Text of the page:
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Agencies Target Mental Health Issues in Older Adults

SAMHSA and other agencies are introducing communications and tech campaigns to support the mental health challenges of older people.

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The federal government is taking an inter-agency and multidisciplinary approach to supporting the mental health of older Americans, especially during the COVID-19 pandemic when increased isolation has worsened symptoms.

More specifically, agencies are gathering and analyzing data on trends in mental health, providing digital tools and telehealth, training mental health providers and expanding grants.

In 2019, 16 million people over the age of 50 had a mental illness, and 4.7 million had a substance use disorder, according to the Substance Abuse and Mental Health Administration. The same year, suicide rates among those 85 and older reached a new record, with an estimated rate of 20 out of every 100,000 individuals in that age group, SAMHSA Acting Assistant Secretary for Mental Health and Substance Use Tom Coderre said during the Annual Older Adult Mental Health Awareness Day Symposium last week.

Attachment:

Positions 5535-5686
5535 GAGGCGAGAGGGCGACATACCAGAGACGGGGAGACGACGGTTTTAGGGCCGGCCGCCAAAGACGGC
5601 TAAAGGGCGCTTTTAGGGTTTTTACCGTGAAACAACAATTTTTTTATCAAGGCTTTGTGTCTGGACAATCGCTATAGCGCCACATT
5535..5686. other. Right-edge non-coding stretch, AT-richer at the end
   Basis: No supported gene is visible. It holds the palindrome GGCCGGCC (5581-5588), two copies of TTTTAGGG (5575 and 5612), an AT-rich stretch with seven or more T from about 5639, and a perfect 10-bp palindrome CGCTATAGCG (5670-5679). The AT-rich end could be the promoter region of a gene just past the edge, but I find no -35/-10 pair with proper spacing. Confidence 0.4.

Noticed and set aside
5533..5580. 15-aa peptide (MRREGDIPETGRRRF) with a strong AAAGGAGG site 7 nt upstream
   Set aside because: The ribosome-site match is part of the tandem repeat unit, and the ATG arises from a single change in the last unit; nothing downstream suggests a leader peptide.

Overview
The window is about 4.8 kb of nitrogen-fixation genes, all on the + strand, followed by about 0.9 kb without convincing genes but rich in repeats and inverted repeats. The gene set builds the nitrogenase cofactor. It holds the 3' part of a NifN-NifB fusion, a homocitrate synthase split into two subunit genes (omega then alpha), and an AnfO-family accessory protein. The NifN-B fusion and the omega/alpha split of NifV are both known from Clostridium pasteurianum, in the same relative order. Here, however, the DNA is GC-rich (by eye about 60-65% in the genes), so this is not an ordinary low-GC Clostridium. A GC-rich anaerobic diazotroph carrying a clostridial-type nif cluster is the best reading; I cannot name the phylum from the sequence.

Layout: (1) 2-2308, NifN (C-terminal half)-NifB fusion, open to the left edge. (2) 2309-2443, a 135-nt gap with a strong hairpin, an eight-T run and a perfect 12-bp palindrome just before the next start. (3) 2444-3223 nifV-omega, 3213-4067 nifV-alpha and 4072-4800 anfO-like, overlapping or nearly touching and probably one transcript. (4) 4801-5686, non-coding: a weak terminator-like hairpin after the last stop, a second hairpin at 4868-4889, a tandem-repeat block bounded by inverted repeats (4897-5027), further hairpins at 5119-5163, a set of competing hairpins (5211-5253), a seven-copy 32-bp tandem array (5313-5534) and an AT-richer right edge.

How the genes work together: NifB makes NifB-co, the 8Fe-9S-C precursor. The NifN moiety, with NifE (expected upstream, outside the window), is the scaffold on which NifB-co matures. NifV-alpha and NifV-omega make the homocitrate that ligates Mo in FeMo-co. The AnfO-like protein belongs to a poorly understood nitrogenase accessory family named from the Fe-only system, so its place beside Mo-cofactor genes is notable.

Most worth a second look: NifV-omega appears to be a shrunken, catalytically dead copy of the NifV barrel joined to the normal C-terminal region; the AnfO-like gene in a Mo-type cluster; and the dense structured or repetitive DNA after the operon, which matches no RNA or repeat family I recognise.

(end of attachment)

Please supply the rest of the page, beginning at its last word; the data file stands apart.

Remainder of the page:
During the pandemic, these numbers have worsened, leading SAMHSA and other health agencies to increase awareness and resources around mental health and substance use issues in the country’s older population.

Ahead of and during COVID-19, SAMHSA has taken a number of steps to support older Americans’ mental health. One has been the continued circulation of SAMHSA’s Get Connected Toolkit, which offers organizations providing services to older Americans information and resources to help understand and address mental health and substance misuse in older adults.